The night in question was just another Saturday night or Sunday morning, and the bar was jam-packed. Every kind of human creature above the age of eighteen was there. There were university students dressed sensibly, and those that dressed more provocatively. There were couples in their late twenties, yuppies who drank red wine and tilted their heads toward each other intimately. There were groups of middle aged men and women, friends out for a night of good music, good beer, and good company. And then, of course, there were musicians, who closed their eyes to listen properly or tapped their feet as well as they could to the fast paced or gentle jazz beats.

If smoking were still allowed, the place would be full of the blue tendrils of softly curling cigarette smoke, the smell of illegal substances, and the pungent scent of cigars. In lieu of all that, there was chatter, a strong smell of wine, spirits and beer, and an atmosphere that was as thick as the smoke would have been.

The main shows were over for the night. Many left, but just as many piled in, until the blonde lady at the front told them that the room was full and they’d have to wait. The ones who stayed after the main shows were the real enthusiasts – either for the music or for the alcohol – and they kept their seats jealously as the others crowded behind and between the small wooden tables. When a chair was vacated, someone inevitably pounced to take it, even if it meant that they’d be looking at the saxophonists extremely large feet from quite up close.

So this night at the A-Trane was the same as any other, perhaps. But it felt unique, incredibly cultural and grown-up for the two shy teenagers sitting close together. An older couple had offered them the seats right in front of them as well as the table. The teenagers thanked them profusely, and sat down eagerly. They sipped their beer when the nice waitress brought it over, and waited with anticipation for the jam-session to begin. Both were under the age of twenty and had never gone to a proper, indoor jazz club, although they’d both been to the jazz-bar in their hometown that featured live music once in while. Neither of them were experts on the genre, but both enjoyed it very much.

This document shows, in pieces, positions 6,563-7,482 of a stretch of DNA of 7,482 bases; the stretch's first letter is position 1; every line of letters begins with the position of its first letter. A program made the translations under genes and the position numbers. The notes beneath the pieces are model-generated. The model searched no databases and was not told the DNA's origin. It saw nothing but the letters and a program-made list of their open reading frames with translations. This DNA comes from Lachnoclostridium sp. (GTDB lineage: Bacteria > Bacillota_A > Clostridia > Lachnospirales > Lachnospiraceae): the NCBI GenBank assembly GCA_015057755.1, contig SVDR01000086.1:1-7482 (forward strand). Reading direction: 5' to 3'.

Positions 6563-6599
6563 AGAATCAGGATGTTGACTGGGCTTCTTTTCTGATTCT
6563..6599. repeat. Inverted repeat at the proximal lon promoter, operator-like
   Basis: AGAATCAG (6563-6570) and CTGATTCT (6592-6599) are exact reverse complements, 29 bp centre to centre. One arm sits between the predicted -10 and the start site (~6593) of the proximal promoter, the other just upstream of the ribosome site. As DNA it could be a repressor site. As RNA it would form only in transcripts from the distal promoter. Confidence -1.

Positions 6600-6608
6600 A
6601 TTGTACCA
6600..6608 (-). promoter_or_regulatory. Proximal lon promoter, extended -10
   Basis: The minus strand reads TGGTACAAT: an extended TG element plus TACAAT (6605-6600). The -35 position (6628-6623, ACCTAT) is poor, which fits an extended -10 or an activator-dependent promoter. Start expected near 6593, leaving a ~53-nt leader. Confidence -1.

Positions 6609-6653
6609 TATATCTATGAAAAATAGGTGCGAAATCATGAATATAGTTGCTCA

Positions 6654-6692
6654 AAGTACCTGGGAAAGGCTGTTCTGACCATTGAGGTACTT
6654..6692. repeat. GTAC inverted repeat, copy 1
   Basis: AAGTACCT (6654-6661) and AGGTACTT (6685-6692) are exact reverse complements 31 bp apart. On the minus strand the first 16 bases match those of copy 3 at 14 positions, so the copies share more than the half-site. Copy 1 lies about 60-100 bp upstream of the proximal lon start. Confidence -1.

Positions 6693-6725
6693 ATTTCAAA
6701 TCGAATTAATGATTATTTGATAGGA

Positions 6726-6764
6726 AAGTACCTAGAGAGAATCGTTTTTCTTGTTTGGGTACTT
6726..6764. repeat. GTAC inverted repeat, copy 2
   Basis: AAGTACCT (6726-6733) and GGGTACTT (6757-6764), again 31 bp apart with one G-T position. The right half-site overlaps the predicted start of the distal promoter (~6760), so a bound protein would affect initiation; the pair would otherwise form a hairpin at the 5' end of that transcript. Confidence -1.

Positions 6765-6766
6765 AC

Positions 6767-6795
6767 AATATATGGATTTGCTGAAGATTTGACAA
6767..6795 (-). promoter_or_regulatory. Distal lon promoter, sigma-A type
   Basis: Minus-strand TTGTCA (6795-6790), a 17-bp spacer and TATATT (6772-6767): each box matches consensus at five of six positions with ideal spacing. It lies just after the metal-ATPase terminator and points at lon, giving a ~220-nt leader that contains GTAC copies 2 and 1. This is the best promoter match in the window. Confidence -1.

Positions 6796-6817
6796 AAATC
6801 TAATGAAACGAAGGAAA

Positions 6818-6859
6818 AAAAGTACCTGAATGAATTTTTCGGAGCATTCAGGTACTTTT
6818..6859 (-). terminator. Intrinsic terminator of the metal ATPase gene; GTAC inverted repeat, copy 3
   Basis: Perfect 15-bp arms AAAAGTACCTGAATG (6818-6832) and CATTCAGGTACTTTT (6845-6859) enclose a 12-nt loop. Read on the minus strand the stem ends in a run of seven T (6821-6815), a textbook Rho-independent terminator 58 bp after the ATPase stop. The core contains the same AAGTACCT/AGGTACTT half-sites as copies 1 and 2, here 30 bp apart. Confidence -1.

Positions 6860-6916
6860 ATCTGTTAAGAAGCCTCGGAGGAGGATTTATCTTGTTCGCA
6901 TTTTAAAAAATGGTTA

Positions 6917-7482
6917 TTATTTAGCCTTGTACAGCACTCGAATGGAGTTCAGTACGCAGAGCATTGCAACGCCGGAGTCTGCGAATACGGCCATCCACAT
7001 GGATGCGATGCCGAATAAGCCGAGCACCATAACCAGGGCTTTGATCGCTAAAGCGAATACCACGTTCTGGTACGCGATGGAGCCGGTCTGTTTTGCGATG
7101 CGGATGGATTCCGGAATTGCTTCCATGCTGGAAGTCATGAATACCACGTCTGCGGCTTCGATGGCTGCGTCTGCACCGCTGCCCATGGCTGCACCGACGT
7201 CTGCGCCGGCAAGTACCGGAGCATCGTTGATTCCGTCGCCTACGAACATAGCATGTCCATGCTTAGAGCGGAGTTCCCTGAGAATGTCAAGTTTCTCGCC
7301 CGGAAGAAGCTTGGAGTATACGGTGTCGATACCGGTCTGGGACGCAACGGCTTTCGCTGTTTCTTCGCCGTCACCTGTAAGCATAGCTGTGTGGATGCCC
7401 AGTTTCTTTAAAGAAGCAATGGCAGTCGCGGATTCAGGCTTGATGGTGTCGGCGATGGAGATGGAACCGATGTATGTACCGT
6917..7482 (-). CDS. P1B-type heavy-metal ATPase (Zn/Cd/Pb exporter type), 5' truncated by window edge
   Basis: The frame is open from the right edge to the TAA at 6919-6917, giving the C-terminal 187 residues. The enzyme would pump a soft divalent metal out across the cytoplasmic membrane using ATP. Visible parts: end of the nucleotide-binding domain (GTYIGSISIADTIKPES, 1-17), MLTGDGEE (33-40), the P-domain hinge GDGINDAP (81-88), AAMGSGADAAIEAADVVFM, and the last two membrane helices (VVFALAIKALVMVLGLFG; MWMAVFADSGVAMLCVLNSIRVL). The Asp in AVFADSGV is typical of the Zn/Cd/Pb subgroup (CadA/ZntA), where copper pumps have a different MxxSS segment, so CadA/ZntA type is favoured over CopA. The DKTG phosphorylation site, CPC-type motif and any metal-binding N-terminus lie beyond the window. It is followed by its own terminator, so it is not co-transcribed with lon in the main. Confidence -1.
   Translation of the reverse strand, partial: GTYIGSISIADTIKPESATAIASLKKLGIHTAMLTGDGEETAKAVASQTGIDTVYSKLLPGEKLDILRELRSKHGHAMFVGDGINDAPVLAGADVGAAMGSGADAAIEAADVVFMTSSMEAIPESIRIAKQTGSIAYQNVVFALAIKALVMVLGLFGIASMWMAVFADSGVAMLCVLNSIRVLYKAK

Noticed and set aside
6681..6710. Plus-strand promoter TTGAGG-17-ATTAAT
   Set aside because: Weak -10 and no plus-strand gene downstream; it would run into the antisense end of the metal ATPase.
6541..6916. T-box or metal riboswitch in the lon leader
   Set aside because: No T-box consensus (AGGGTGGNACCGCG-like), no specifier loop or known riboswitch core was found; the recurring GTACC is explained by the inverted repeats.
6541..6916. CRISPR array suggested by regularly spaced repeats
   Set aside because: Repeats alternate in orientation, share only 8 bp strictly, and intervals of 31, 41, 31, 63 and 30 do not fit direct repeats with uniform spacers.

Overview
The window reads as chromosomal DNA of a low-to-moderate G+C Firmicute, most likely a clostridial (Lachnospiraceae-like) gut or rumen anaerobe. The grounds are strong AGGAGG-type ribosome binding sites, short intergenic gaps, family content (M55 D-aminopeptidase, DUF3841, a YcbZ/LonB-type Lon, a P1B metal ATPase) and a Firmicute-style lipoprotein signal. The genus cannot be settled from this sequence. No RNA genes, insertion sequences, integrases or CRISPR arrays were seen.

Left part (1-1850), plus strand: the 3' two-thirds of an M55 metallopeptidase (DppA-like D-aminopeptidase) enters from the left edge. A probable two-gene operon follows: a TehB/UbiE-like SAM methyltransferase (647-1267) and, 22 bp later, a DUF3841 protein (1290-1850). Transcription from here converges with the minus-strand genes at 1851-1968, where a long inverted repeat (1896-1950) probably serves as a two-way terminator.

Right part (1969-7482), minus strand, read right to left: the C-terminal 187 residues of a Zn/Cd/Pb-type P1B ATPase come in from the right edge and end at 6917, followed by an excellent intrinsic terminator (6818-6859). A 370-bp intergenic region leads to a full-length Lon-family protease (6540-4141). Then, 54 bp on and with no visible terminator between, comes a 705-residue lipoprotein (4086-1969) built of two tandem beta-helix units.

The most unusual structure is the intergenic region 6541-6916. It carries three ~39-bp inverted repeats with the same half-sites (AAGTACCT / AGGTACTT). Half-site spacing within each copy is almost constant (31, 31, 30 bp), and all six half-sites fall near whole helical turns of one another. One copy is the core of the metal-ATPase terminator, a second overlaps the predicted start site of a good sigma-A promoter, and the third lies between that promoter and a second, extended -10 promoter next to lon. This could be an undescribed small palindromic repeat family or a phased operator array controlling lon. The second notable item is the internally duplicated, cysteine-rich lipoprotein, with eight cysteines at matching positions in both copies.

The seats they’d been given were a table’s length away from each other, so their knees touched lightly, but they couldn’t hold hands or cuddle. They sent happy looks at each other and smiled, thanking their lucky stars that they weren’t too close to the stage, and could actually see the drummer’s face when he got up to introduce himself.

“We’re Naked Jazz,” he said, his voice low and sexy as he leaned into the microphone. He was short, bald and rail-thin, but his voice was charismatic, and his hands were energetic and powerful, clutching the drumsticks that he was going to use in mere moments. “We’re going to start off the jam-session with four or five original tunes, and then we’ll open up the stage to the many talented musicians here tonight.”

And so they started. Their music was fast and furious at the start, messy in the way that jazz can sound before you pick out the melody and the fluidity of the tune. The bassist was dancing with his big instrument, moving back and forth as if it were a woman he was caressing. He smiled widely every time they all hit a particularly fun part, and looked like he was having the time of his life. He was bald as well, but muscly and stocky, giving an aura of danger about him when he wasn’t grinning.

The pianist looked like a real grown-up despite his dreadlocks. They were tied neatly behind his head, which had a nice gray beret on it. His glasses looked very much like a science geek’s specs, and he head a wedding ring on one of his dark hands. He played like the devil, jumping a bit off his seat sometimes and nodding his head to the music.

The trumpet player looked like he was right out of college, uncomfortable in his skin and onstage until he played. He did this extremely well, his precision perfect, his technical skills flawless, but amazingly every note still had soul.